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The Trademark Channel

Watching Sausage being Made

Kielbasa rivalry heats up with trademark infringement suit

John Vishnefski, owner of Tarnowski’s Kielbasa Inc., alleges his business has suffered because of the unaffiliated Tarnowski Bros. Kielbasa food truck.
The Tarnowski Bros. Kielbasa food truck is alleged to be a trademark violation.

The owner of an award-winning Nanticoke kielbasa shop has filed a federal lawsuit alleging a competitor is illegally infringing on the business’s trademarked name.

John T. Vishnefski, owner of Tarnowski’s Kielbasa Inc. at 579 E. Main St., alleges in the complaint that Nanticoke resident Mark Tarnowski is violating his trademark by running an unaffiliated business called Tarnowski Bros. Kielbasa at 14 E. Union St.

In his complaint, Vishnefski notes that his brick-and-mortar shop has won numerous awards for its products, including taking first prize in the smoked kielbasa contest last year at the Plymouth Alive Kielbasa Festival.

“Mark Tarnowski owns a food trailer which he calls ‘Tarnowski Bros. Kielbasa,'” Vishnefski wrote. “He intentionally confuses customers by using this name.”

The complaint says that under Vishnefski’s ownership, his business first produced kielbasa under the name Tarnowski’s Kielbasa in November 2011. Vishnefski subsequently applied for a trademark in November 2017 and the name was registered in September 2018, the complaint says.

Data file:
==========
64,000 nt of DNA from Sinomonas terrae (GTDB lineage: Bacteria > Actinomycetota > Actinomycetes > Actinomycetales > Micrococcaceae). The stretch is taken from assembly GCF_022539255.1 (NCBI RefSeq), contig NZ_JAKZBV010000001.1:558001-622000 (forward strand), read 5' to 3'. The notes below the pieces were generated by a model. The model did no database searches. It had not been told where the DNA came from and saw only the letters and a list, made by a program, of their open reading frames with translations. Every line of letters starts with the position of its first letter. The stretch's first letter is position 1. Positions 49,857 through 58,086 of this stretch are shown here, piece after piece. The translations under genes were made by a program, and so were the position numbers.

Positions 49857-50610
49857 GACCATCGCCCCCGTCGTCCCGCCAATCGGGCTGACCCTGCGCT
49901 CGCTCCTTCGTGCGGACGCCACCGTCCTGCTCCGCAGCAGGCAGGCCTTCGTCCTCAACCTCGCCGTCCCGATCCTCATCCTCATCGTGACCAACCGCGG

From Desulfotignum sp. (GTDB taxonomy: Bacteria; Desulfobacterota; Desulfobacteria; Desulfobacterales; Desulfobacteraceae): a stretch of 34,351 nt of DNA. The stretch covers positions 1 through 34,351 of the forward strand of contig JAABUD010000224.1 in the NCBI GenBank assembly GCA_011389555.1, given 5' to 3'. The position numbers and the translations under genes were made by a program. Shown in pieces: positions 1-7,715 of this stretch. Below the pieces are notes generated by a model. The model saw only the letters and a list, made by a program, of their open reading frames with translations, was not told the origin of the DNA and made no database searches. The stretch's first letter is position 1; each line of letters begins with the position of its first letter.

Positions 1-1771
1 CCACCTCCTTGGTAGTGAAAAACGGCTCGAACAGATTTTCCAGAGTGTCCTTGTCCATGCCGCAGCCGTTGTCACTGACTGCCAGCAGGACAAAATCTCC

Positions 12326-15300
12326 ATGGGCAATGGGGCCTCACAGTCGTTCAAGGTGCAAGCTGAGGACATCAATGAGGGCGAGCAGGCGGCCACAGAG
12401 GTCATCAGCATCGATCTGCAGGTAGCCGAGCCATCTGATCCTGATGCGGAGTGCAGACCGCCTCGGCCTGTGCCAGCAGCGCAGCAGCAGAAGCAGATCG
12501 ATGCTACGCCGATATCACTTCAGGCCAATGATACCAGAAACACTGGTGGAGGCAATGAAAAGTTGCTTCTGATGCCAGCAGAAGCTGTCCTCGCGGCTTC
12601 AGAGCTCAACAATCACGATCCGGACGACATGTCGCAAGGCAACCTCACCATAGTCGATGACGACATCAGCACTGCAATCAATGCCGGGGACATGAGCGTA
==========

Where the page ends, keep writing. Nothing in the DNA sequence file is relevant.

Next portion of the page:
The name is an “important and valuable business asset,” and Tarnowski’s use of a similar name for products Vishnefski cannot control has caused unfair competition and a loss of business, the complaint alleges.

“Mark Tarnowski’s actions have diluted the name ‘Tarnowski’s Kielbasa,’ misrepresented his product in relation with distribution and advertising, and injured the business reputation of John T. Vishnefski,” Vishnefski wrote in the complaint.

Vishnefski originally filed the complaint himself, but is now represented by Wilkes-Barre attorney William L. Byrne, according to court records.

The suit seeks a permanent injunction blocking Tarnowski from using the name.

In an answer to the complaint filed on behalf of Tarnowski, Pittston attorney Thomas J. Killino denies that the similar name has harmed Vishnefski’s business and seeks dismissal of the lawsuit.

“It is specifically denied that there is any confusion as to the source of products between the parties and consumers. It is further denied that (Tarnowski) misrepresented his product in relation with distribution and advertising,” Killino wrote. “(Tarnowski) operates a business founded under the name of the owner, (himself), that is profitable in its own right and in no way is confused with, competes with, infringes upon, or in any way is harmful to (Vishnefski’s) business.”

In a Facebook post this week, Tarnowski Bros. Kielbasa publicly responded to the lawsuit.

“This is our family name! Mark and Mike Tarnowski. Our father always told us ‘Don’t be afraid to use your name,'” the post read. “We appreciate your business and will continue to provide you with great tasting kielbasi.”

The matter is currently scheduled for a case management conference before Magistrate Judge Joseph F. Saporito Jr. on April 27.

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